A hazy skyline is not a natural disaster, but it serves as a reminder to be patient, to be prepared, and to be appreciative when eventually normality returns.   We can spare a thought for those evacuated or made homeless and bear our lesser complaints with good grace.   It wouldn't hurt to treat the planet better then has been our wont in the past hundred years or so.   Gaia may be getting annoyed.

Sunday, August 6, 2017

Hanging on financially

   



I was interested to read  The Secret Shame of Middle Class Americans in The Atlantic about the prevalence of people who would have great difficulty in finding $400 for an emergency.  Who could live like that?    Emergencies come around regularly, if by that is meant a car repair, painful dental problems or your hot water tank expiring.     Forty-seven percent of Americans surveyed by the Federal Reserve would have to borrow or sell something to find the money.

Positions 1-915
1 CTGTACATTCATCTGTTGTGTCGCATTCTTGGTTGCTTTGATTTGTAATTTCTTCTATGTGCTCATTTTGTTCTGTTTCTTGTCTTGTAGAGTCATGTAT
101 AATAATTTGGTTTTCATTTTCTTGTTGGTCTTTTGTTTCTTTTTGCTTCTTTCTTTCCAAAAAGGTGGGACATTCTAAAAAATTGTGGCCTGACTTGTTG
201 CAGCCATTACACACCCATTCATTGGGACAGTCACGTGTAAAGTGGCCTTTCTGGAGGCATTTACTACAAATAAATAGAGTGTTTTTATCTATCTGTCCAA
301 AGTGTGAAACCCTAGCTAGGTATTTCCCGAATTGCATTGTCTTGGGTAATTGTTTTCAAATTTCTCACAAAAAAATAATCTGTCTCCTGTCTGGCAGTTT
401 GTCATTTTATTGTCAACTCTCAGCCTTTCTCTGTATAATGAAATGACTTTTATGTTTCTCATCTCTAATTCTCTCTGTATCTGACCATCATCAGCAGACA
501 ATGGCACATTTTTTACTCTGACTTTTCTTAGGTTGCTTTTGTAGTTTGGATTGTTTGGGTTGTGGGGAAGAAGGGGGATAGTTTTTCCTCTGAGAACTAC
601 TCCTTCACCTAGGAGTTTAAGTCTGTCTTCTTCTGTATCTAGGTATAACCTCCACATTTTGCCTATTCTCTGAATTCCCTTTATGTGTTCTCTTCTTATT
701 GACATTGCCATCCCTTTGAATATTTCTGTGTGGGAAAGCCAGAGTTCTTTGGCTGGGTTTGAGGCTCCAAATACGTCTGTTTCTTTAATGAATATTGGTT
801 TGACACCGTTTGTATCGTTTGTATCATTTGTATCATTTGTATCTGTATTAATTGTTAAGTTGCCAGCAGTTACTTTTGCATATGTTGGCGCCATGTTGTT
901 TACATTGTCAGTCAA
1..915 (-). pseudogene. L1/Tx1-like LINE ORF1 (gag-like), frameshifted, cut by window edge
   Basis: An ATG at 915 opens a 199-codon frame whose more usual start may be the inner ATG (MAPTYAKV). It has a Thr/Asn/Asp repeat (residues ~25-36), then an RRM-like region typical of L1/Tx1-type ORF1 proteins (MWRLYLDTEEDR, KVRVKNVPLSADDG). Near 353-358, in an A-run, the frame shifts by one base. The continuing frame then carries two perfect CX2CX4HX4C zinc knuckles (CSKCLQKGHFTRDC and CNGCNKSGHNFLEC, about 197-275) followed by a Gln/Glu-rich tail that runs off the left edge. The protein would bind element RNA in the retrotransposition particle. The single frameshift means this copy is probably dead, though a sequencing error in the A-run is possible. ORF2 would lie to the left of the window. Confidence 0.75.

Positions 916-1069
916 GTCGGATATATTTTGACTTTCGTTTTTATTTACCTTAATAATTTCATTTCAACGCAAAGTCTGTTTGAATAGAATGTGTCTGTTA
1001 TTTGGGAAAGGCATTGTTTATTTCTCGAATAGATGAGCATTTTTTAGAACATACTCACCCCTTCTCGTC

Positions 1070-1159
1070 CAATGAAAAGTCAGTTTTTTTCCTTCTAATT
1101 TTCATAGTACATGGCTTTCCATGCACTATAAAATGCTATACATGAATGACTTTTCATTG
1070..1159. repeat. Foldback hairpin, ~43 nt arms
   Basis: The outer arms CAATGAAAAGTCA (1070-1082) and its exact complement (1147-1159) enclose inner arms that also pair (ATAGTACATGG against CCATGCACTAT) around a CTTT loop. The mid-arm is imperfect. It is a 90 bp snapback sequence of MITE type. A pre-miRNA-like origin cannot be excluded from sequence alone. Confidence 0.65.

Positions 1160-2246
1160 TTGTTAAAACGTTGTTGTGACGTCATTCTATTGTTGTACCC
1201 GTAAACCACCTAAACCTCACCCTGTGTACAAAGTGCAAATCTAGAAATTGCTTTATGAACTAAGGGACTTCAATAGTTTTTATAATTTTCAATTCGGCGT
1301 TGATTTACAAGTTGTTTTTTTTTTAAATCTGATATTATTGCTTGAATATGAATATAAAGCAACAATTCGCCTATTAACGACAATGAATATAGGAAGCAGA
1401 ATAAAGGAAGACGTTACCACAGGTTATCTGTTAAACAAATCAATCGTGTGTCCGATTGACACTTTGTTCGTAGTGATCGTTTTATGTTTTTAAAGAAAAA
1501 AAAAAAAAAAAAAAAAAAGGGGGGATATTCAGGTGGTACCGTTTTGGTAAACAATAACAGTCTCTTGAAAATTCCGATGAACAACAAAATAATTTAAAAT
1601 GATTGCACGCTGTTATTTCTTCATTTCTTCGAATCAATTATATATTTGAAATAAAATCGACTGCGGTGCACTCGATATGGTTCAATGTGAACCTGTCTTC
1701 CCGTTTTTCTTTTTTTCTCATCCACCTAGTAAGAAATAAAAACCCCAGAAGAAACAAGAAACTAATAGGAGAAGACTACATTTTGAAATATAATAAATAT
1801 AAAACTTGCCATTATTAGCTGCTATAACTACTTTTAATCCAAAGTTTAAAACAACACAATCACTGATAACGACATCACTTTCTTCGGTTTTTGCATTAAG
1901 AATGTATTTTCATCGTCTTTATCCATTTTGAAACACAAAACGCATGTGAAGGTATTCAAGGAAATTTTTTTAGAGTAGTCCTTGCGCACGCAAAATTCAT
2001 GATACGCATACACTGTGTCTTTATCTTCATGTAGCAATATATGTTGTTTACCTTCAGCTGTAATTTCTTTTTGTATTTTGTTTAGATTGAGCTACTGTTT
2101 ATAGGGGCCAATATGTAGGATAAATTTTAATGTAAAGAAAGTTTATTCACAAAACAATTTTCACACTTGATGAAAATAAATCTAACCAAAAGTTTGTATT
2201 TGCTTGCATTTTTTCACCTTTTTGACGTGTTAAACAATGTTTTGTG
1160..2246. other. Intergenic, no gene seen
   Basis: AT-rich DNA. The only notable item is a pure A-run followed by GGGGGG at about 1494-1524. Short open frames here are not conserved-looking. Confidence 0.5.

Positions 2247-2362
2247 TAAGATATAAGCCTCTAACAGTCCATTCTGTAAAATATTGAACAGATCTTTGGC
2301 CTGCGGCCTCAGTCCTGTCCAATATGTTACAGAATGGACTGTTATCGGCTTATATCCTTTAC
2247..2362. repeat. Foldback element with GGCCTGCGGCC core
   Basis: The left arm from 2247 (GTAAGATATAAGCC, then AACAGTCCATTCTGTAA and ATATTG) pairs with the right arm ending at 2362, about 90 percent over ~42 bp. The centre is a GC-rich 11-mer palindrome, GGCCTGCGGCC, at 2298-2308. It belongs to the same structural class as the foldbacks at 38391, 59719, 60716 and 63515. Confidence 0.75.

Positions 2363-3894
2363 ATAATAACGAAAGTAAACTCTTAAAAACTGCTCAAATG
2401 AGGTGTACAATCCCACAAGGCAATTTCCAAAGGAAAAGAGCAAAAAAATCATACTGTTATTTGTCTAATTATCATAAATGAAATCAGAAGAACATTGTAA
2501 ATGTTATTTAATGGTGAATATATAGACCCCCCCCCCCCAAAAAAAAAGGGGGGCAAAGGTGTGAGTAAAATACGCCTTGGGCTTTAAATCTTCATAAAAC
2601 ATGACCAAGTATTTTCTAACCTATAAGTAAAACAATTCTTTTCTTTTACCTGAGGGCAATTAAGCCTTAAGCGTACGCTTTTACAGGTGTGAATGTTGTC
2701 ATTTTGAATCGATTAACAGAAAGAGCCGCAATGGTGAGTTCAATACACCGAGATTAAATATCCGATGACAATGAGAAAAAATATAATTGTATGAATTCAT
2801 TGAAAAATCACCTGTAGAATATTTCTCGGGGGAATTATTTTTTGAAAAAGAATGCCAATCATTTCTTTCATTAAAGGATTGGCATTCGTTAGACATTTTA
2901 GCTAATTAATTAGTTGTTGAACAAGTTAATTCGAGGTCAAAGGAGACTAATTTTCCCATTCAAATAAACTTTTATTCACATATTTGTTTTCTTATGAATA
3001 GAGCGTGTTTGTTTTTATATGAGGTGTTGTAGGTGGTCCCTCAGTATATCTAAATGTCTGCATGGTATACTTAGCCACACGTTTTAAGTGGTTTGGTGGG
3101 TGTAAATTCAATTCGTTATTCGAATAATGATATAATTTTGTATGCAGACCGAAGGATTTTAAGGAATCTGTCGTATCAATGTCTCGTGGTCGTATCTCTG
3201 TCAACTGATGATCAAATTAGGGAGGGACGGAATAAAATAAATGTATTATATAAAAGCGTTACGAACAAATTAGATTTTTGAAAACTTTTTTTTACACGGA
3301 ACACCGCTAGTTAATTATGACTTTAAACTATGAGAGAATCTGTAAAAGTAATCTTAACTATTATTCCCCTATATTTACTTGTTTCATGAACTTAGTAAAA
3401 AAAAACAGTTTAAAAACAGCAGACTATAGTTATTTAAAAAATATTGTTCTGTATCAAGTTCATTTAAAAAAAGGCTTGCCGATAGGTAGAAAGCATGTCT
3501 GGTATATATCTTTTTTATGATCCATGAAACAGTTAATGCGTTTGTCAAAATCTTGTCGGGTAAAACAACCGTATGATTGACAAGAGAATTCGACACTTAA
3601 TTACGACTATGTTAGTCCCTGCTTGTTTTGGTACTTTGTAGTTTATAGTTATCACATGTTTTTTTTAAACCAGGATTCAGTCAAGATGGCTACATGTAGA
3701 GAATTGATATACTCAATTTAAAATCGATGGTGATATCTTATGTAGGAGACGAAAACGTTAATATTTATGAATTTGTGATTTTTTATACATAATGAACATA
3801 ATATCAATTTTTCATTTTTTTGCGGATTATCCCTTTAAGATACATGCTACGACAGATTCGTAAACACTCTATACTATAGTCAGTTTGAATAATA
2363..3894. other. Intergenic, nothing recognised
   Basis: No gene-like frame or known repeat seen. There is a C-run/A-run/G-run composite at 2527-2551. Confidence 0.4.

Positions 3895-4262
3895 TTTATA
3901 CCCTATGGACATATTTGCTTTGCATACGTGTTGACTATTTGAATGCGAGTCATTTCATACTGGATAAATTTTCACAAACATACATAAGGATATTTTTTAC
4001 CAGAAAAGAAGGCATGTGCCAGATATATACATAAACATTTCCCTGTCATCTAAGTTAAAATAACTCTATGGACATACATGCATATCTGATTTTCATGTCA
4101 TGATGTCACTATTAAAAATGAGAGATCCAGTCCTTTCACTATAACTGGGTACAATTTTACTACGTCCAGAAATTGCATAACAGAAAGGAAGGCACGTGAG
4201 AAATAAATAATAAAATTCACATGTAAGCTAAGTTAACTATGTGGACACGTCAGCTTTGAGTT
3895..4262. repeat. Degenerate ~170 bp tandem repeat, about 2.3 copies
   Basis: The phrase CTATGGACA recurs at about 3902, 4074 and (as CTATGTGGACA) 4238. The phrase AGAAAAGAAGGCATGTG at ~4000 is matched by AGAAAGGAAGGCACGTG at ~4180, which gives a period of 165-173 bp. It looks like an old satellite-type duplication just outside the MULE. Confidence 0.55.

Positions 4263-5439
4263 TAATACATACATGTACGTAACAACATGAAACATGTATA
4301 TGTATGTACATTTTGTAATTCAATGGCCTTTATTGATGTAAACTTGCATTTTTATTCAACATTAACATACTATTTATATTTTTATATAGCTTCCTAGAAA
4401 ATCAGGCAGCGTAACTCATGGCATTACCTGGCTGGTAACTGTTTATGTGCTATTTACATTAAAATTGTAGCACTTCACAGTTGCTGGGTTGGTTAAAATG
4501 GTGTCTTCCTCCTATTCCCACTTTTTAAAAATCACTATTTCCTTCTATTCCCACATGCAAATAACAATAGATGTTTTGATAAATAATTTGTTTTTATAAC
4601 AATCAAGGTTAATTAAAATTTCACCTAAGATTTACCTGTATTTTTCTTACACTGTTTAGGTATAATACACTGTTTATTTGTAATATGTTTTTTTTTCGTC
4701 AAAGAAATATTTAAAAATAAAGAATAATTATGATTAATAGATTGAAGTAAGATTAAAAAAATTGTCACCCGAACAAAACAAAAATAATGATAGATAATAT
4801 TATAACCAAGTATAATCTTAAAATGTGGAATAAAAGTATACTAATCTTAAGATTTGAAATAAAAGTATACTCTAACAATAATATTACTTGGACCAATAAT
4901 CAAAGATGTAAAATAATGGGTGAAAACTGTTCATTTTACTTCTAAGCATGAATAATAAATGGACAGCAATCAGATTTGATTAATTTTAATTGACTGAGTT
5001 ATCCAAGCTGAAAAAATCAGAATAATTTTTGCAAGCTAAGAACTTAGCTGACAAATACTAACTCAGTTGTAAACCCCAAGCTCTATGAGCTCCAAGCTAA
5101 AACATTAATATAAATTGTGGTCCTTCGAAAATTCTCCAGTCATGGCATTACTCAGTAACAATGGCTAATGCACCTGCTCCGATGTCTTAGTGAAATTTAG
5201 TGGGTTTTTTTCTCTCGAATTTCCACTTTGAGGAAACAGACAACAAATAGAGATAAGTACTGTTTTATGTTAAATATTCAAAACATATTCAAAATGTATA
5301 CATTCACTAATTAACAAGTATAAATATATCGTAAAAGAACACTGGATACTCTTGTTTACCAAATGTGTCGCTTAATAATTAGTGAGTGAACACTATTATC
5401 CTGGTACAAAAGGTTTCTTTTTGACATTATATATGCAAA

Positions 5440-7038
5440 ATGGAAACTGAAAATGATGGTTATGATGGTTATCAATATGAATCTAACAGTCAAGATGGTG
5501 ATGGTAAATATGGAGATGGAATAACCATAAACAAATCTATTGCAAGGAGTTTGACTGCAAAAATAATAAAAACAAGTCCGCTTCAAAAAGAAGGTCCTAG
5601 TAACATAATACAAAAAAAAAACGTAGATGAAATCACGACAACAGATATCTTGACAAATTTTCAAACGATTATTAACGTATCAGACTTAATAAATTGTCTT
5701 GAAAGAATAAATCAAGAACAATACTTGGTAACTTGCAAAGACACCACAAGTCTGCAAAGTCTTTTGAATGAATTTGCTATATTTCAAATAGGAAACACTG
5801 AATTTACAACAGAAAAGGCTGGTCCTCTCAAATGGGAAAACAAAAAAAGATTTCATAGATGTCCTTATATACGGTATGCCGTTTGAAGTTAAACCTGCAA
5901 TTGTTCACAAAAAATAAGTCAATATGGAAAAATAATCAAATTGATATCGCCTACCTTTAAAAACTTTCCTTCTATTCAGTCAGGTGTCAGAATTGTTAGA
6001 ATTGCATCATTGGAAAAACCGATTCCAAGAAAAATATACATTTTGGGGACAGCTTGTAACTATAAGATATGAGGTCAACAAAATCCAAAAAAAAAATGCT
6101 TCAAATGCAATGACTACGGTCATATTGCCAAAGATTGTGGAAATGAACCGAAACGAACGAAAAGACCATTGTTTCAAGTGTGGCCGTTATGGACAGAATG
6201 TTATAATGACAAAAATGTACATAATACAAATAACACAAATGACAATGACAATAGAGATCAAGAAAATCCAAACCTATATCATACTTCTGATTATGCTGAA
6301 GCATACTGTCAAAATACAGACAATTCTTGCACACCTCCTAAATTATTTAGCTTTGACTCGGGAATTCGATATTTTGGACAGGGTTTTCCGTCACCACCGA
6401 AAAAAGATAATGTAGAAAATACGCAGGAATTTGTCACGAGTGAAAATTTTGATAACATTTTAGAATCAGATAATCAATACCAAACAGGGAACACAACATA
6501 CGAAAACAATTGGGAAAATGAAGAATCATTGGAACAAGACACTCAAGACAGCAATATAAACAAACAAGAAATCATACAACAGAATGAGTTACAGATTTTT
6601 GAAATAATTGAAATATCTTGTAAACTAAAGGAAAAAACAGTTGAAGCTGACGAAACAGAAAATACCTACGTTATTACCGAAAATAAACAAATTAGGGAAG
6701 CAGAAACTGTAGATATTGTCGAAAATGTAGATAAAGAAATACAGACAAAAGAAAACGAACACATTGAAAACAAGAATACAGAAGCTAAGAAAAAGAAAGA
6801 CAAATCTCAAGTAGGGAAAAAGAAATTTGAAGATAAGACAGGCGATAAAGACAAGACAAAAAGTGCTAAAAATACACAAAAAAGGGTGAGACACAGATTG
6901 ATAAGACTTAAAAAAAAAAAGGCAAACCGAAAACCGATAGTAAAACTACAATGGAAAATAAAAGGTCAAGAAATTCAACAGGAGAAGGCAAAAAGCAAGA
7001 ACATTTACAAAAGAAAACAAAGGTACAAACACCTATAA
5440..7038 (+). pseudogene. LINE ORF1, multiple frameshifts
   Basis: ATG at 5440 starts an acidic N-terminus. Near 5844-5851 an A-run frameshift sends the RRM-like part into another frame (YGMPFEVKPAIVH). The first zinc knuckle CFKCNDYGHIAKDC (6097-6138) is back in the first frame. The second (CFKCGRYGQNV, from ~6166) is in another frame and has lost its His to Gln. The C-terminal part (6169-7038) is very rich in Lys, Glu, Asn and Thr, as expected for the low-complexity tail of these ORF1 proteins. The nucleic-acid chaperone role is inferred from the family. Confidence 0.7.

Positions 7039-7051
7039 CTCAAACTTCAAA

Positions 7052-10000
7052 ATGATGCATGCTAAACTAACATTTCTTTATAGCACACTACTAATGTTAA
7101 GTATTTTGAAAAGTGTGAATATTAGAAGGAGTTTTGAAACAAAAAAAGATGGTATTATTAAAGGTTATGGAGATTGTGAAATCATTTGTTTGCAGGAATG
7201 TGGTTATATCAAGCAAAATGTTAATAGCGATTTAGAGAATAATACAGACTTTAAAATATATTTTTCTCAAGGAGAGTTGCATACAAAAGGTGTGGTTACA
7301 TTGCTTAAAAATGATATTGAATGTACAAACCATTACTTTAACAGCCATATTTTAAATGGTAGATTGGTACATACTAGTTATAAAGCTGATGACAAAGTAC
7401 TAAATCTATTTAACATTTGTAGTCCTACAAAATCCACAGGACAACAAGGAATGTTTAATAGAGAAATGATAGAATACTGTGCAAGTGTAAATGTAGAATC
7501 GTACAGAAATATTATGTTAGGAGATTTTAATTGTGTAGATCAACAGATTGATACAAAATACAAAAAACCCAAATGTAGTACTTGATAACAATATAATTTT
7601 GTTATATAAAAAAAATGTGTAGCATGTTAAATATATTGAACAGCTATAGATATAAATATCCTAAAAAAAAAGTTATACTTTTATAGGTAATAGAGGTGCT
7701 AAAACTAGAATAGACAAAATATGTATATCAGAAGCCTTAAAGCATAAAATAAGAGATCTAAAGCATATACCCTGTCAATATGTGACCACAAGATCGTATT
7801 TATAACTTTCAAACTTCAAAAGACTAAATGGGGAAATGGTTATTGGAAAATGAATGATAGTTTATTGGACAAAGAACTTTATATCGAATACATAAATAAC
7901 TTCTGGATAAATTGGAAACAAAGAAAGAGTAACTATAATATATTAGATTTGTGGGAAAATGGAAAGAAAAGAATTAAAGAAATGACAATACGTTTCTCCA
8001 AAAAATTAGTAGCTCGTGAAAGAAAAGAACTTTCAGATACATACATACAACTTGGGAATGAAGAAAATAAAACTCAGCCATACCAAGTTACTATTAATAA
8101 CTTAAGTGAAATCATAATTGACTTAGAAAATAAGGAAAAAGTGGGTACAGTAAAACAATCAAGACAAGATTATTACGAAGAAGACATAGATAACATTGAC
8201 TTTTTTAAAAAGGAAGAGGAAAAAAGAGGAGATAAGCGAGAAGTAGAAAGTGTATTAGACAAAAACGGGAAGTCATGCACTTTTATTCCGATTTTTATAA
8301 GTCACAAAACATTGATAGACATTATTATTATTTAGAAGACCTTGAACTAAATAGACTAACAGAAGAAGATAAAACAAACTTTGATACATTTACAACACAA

The subject. Mr. Neal Gabler,  chose his profession, writing, for love not money.   He's published five books, hundreds of articles and television scripts.   He's won awards and describes a respectable reputation.   Unfortunately, writing has never been a well paying career except for an exalted few.   In addition, as a self-employed person he must engage in the annoying and time-consuming task of chasing payments.   Anyone who works for themselves will know what this is like.   The work has been delivered but a finely tuned dance must be commenced to pry payment loose without offending the payor and cutting off a future supply of work.